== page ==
In October 2010, the Department of Labor (DOL) issued proposed regulations expanding the definition of fiduciary. Investment advisers and service providers will have to examine the proposed rules to determine whether they fall under the broadened definition. This article provides a brief overview of some of the major provisions of the proposed rules. You should consult your attorney or service provider regarding the impact of the proposed rules on your arrangements.
ERISA currently defines a fiduciary as a person who exercises any discretionary authority or control with respect to plan management or disposition of assets, renders investment advice for a fee or other compensation or has any authority or responsibility to do so, or has discretionary authority or responsibility in the administration of the plan.
DOL regulations provide a five-part test (all of which must be satisfied) that defines the circumstances under which a person is deemed to render investment advice under ERISA. The test considers whether a person renders advice: (1) as to the value of securities or other property or makes recommendations as to the advisability of investing in, purchasing or selling securities or other property; (2) on a regular basis; (3) pursuant to a mutual agreement, arrangement or understanding with the plan or a plan fiduciary; (4) that will serve as a primary basis for investment decisions with respect to plan assets; and (5) that will be individualized based on the particular needs of the plan.
What Are Some of the Major Differences?
The proposed rules would:
- Define certain advisers as fiduciaries even if they do not provide advice on a regular basis;
- Eliminate the requirement that the parties have a mutual understanding that the advice will serve as a primary basis for plan investment decisions;
- Include advisers who perform appraisals and fairness opinions concerning the value of securities or other property. (which activities currently are excluded);
- Provide exclusions if:
- The recipient of the advice knows or should reasonably know under the circumstances that the person is providing advice in his or her capacity as a purchaser or seller, whose interest is adverse to the interest of the plan as well as its participants or beneficiaries and that the person is not undertaking to provide impartial investment advice. To comply with this exclusion, the person seeking to avoid fiduciary status must demonstrate compliance with all the applicable requirements.
- Defined contribution service providers who “simply” make available a platform of services and investments from which the plan fiduciary chooses with or without the assistance of the investment provider and discloses in writing to the plan fiduciary that they are not undertaking to provide impartial investment advice.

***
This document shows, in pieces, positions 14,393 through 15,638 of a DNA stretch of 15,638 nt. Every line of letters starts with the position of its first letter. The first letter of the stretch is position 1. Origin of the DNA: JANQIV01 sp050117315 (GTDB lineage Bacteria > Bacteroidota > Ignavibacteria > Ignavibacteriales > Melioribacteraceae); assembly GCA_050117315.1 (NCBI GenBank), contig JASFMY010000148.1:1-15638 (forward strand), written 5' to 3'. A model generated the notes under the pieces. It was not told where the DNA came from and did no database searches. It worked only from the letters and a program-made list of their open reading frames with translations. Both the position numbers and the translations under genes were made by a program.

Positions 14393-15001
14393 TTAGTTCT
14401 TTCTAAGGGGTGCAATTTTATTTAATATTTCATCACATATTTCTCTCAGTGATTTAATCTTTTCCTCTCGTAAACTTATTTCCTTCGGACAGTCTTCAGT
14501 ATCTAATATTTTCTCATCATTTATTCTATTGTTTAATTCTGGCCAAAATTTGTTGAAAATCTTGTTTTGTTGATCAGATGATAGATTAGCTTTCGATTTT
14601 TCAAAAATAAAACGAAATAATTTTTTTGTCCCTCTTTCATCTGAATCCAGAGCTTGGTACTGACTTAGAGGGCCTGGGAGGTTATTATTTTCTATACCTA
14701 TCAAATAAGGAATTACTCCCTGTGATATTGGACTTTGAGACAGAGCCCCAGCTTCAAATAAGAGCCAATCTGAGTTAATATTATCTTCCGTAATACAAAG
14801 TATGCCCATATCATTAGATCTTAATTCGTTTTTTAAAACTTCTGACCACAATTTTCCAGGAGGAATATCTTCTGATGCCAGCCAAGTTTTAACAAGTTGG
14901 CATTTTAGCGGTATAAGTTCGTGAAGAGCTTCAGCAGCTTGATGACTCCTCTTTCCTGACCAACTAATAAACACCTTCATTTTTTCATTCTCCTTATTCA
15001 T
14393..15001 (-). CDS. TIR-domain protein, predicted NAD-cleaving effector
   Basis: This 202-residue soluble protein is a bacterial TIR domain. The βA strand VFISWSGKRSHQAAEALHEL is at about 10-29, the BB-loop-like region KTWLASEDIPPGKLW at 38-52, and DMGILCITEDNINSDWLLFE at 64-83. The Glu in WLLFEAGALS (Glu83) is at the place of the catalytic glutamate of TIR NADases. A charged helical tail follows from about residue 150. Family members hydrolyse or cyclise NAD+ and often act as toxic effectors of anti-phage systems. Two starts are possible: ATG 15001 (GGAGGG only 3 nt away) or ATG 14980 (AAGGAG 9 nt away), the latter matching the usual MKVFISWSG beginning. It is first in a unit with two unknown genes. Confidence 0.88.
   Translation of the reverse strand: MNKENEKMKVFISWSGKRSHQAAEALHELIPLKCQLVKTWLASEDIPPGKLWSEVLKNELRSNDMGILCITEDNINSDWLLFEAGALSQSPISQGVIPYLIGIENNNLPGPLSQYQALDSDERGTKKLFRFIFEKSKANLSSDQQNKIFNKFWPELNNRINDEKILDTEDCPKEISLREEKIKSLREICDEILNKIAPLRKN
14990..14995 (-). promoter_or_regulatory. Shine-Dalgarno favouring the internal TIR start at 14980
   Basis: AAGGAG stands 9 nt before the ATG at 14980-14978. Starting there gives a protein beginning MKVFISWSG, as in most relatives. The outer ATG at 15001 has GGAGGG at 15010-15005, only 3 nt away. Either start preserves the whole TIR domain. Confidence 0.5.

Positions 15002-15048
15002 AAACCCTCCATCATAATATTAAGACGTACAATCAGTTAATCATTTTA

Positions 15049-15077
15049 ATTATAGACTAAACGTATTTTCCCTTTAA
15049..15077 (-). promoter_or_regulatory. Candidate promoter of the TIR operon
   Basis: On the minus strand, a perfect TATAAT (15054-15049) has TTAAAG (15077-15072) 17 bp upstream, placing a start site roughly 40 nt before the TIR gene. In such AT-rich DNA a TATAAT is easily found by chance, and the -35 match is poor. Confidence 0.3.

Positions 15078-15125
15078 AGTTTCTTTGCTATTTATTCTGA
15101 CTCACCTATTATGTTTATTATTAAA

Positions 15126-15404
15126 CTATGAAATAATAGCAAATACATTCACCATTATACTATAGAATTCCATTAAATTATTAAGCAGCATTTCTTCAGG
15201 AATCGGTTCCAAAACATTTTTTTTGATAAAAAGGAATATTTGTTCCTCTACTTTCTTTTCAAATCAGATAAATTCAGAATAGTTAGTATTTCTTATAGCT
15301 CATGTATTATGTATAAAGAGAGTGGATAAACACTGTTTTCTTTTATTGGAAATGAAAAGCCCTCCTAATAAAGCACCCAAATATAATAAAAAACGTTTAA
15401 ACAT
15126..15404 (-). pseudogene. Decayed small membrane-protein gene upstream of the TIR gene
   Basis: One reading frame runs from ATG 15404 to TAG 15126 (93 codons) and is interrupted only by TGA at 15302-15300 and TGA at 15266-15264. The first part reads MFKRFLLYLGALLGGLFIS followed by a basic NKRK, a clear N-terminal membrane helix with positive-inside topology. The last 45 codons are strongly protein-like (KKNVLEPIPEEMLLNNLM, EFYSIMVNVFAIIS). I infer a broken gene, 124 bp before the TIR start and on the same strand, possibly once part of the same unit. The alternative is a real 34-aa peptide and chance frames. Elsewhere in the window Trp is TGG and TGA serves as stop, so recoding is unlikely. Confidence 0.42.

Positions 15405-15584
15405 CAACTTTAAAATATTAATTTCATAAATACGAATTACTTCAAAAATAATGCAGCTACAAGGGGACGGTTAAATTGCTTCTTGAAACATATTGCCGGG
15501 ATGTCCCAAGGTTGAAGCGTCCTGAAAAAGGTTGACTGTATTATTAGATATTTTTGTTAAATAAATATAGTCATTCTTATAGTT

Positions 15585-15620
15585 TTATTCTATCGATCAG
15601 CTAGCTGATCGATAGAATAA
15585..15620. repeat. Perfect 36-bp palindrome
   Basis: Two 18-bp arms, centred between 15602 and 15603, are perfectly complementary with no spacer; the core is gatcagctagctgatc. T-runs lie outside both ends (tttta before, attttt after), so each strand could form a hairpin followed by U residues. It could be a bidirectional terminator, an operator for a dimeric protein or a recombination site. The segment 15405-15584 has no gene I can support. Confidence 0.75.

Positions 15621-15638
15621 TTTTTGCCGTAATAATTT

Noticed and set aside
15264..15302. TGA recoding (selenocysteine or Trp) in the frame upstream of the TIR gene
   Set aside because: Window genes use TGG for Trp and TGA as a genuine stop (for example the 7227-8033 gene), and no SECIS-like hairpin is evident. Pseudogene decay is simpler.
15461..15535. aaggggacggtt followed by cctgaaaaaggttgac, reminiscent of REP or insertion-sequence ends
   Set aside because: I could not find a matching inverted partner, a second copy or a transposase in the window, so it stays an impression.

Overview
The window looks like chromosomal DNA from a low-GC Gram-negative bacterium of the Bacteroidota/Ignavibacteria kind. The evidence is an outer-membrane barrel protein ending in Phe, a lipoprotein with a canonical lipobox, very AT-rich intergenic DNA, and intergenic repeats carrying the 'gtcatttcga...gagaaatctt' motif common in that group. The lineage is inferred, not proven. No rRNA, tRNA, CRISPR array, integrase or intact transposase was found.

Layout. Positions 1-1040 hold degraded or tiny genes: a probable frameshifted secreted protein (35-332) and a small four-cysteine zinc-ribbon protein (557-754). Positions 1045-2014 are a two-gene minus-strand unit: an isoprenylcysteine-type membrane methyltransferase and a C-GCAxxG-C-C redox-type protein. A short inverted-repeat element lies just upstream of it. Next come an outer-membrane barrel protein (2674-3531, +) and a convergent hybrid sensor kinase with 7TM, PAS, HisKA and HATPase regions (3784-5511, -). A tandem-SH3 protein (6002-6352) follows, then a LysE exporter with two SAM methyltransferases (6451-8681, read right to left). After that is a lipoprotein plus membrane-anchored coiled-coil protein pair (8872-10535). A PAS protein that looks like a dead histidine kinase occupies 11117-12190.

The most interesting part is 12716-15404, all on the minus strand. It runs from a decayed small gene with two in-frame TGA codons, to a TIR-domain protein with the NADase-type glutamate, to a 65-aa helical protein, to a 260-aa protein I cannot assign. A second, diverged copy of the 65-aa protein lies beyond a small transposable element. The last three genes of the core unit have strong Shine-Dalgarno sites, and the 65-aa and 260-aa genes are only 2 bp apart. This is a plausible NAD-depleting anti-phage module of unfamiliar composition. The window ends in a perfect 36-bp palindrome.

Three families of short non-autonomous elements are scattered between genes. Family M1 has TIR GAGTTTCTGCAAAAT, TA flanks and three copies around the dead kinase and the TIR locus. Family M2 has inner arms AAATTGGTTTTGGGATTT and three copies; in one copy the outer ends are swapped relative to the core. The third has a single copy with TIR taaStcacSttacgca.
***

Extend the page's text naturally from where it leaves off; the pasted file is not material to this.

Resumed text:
Why Is the DOL Proposing the Change?
Among the reasons provided is the fact that the rules haven’t been changed since 1975, while the retirement plan community has changed dramatically, particularly shifting from defined benefit plans to defined contributions plans. The DOL regulations issued in 1975 narrow the definition as provided in ERISA, making it timeconsuming for DOL agents to substantiate fiduciary status. Additionally, the types and complexities of investment practices lend themselves to conflicts of interests that plan sponsors should understand. Changing the rules to add additional circumstances in which investment advice providers are subject to ERISA’s fiduciary standards would protect plan participants and beneficiaries.
The DOL also believes that amending the current regulation to define the circumstances under which a person is an ERISA fiduciary will discourage conflicts of interest, improve service value and enhance the government’s efforts to allocate its resources effectively. The preamble to the proposed regulations cited a 2005 Securities and Exchange Commission study that revealed that 50 percent of pension consultants examined - or their affiliates - had undisclosed conflicts of interest. The study also revealed there were a number of relationships with broker-dealers that raised various concerns regarding potential harm to pension plans.
What It Means to Plan Sponsors
Initially, service and investment providers will bear the brunt of dissecting the proposed regulations and determining whether their current plan contracts/arrangements make them fiduciaries. The preamble indicates the government expects more service providers will be determined to be fiduciaries under the proposed rules. These service providers could experience higher costs of doing business, which could result in higher fees as well as service providers leaving the market.